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## Instructions:

Applied econometrics is the application of statistical and mathematical methods to analyze economic data. Econometrics is a branch of economics that uses statistical methods to test economic theories and forecast economic trends. Applied econometrics applies these techniques to real-world data sets to answer questions related to economic policy, market analysis, and business decisions.

Applied econometrics involves the use of mathematical and statistical models to analyze economic data. These models can be used to test economic theories, estimate the impact of policy changes, and forecast economic outcomes. Econometricians use a variety of statistical techniques, including regression analysis, time-series analysis, and panel data analysis, to analyze economic data.

Applied econometrics is used in a wide range of fields, including finance, marketing, public policy, and international trade. For example, an econometrician might use data on consumer behavior to estimate the impact of a new advertising campaign on sales. Or, they might use data on economic growth to forecast the impact of a new trade agreement.

Overall, applied econometrics provides a valuable tool for economists and other researchers to analyze economic data and answer important questions about the economy.

Consider $E[Y \mid X]$ where $X$ is a dummy variable that equals one with probability $p$ and is zero otherwise. Prove that the CEF and the regression of $\mathrm{Y}$ on $\mathrm{X}$ are the same in this case. Do this by showing that for Bernoulli $\mathrm{X}$ : $$ \begin{aligned} & \alpha=\mathrm{E}(\mathrm{Y})-\beta \mathrm{E}(\mathrm{X})=\mathrm{E}[\mathrm{Y} \mid \mathrm{X}=0] \\ & \beta=\mathrm{COV}(\mathrm{X}, \mathrm{Y}) / \mathrm{V}(\mathrm{X})=(\mathrm{E}[\mathrm{Y} \mid \mathrm{X}=1]-\mathrm{E}[\mathrm{Y} \mid \mathrm{X}=0]) \end{aligned} $$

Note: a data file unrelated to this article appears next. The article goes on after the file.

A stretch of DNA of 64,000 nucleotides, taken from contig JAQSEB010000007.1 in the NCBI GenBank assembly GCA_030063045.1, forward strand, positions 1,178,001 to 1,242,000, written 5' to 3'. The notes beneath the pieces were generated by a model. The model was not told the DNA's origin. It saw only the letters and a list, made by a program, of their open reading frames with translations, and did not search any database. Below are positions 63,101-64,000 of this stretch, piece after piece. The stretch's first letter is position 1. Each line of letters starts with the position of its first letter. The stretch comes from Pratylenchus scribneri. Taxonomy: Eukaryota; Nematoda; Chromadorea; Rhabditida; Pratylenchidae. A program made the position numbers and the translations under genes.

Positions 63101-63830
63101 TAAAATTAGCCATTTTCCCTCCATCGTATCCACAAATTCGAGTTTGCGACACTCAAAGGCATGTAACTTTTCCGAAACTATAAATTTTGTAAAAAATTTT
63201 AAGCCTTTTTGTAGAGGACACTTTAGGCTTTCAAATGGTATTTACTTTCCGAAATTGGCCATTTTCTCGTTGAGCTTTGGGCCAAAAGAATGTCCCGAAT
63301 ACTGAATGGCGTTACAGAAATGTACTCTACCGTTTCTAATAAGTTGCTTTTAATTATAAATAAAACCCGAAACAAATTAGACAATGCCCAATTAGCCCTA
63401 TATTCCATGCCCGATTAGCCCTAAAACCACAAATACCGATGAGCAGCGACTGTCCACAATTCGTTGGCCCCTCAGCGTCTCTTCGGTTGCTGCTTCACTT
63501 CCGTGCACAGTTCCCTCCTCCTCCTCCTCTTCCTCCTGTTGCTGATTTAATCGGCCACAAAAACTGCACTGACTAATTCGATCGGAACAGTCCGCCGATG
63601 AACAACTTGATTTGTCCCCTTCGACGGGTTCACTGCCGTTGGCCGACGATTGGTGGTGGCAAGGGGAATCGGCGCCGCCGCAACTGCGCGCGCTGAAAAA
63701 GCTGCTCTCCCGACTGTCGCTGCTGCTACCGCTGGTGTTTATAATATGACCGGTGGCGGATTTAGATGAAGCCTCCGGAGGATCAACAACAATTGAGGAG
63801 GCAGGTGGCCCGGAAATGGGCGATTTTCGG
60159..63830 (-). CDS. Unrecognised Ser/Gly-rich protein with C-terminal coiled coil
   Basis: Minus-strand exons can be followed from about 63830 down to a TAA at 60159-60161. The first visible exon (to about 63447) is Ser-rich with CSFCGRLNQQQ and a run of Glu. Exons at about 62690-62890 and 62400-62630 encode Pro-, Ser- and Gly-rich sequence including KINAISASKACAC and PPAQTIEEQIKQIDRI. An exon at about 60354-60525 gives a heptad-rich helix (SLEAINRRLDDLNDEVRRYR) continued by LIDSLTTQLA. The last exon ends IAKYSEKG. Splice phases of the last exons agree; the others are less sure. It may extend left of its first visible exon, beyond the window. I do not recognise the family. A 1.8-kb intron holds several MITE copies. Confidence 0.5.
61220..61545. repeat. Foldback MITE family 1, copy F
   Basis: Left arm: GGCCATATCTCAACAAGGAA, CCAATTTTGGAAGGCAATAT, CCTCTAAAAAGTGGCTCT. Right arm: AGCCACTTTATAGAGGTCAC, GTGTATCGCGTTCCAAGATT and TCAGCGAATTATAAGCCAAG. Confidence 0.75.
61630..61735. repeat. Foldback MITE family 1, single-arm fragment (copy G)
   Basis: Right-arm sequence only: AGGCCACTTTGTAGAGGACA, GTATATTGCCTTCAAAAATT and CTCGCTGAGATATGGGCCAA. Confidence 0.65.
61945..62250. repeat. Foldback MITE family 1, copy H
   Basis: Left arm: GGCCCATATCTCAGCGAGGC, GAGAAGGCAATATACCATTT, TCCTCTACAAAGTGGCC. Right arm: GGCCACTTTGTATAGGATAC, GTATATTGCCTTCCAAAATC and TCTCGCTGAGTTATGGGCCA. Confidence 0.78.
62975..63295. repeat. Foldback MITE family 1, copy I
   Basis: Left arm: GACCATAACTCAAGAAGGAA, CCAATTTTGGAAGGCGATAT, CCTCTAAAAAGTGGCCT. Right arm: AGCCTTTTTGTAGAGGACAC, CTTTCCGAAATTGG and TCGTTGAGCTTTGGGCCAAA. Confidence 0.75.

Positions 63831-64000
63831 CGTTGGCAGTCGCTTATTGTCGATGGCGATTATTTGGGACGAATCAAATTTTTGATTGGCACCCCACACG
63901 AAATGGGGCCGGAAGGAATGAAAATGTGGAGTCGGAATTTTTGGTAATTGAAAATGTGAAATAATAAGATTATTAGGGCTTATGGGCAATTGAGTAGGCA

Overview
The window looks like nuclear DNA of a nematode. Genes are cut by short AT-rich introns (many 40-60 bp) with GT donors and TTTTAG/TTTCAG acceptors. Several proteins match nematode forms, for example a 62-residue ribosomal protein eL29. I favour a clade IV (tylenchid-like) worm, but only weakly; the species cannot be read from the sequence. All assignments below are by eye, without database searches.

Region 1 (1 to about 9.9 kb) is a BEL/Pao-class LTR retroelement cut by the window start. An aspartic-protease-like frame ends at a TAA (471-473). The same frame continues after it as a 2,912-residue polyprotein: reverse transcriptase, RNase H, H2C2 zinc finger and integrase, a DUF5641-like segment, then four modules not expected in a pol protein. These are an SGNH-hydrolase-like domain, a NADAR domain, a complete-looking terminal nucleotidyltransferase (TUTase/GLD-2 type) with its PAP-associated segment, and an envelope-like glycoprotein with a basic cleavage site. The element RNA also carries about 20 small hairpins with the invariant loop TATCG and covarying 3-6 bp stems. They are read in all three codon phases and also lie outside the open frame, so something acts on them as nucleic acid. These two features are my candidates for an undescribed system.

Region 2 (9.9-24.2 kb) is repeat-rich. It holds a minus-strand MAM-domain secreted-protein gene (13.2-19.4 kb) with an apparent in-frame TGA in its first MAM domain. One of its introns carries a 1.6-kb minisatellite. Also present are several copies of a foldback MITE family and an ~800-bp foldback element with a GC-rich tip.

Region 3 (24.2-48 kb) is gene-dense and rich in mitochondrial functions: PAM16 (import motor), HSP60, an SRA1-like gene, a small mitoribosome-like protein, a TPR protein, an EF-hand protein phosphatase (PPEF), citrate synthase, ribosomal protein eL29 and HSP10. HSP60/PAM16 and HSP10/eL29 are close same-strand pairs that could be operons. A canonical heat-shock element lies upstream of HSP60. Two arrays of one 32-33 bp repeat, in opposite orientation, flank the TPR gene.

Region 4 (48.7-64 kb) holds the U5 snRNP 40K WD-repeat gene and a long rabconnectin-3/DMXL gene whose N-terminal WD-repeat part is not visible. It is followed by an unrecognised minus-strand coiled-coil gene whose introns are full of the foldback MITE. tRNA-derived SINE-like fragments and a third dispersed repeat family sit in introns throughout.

First, we note that for a Bernoulli $X$, we have $\mathrm{E}(X) = p$ and $\mathrm{Var}(X) = p(1-p)$.

The conditional expectation of $Y$ given $X$ is given by:

\mathrm{E}(Y \mid X)= \begin{cases}\mathrm{E}(Y \mid X=1) & \text { if } X=1 \ \mathrm{E}(Y \mid X=0) & \text { if } X=0\end{cases}

We can write the conditional expectation of $Y$ as a linear function of $X$ as follows:

$\mathrm{E}(Y \mid X)=\alpha+\beta X$

where $\alpha = \mathrm{E}(Y) – \beta \mathrm{E}(X)$ and $\beta = \mathrm{Cov}(X, Y)/\mathrm{Var}(X)$.

To see that the CEF and the regression of $Y$ on $X$ are the same, we need to show that $\alpha = \mathrm{E}(Y \mid X=0)$ and $\beta = \mathrm{E}(Y \mid X=1) – \mathrm{E}(Y \mid X=0)$.

To see that $\alpha = \mathrm{E}(Y \mid X=0)$, we note that when $X=0$, the conditional expectation of $Y$ is given by $\mathrm{E}(Y \mid X=0)$. Therefore, we have:

$\alpha+\beta \times 0=\mathrm{E}(Y \mid X=0)$

which implies that $\alpha = \mathrm{E}(Y \mid X=0)$.

To see that $\beta = \mathrm{E}(Y \mid X=1) – \mathrm{E}(Y \mid X=0)$, we note that:

$\begin{aligned} & \mathrm{E}(Y \mid X=1)=\alpha+\beta \times 1 \ & \mathrm{E}(Y \mid X=0)=\alpha+\beta \times 0\end{aligned}$

Subtracting the second equation from the first, we obtain:

$\mathrm{E}(Y \mid X=1)-\mathrm{E}(Y \mid X=0)=\beta \times 1-\beta \times 0=\beta$

which implies that $\beta = \mathrm{E}(Y \mid X=1) – \mathrm{E}(Y \mid X=0)$.

Thus, we have shown that the CEF and the regression of $Y$ on $X$ are the same for a Bernoulli $X$.

Re-estimate the model in 2a, allowing the relationship between wages and schooling to differ by race.

Construct an F-test to test the null hypothesis that the returns to an additional year of schooling are the

same for all races.

To estimate the relationship between wages and schooling by race, we can add an interaction term between race and schooling in the regression model in 2a. The model can be written as follows:

$\ln ($ wage $)=\beta 0+\beta 1$ educ $+\beta 2$ black $+\beta 3^{\star}$ (educ*black $)+\varepsilon$

where black is an indicator variable equal to 1 if the person is black and 0 otherwise, and ε is the error term.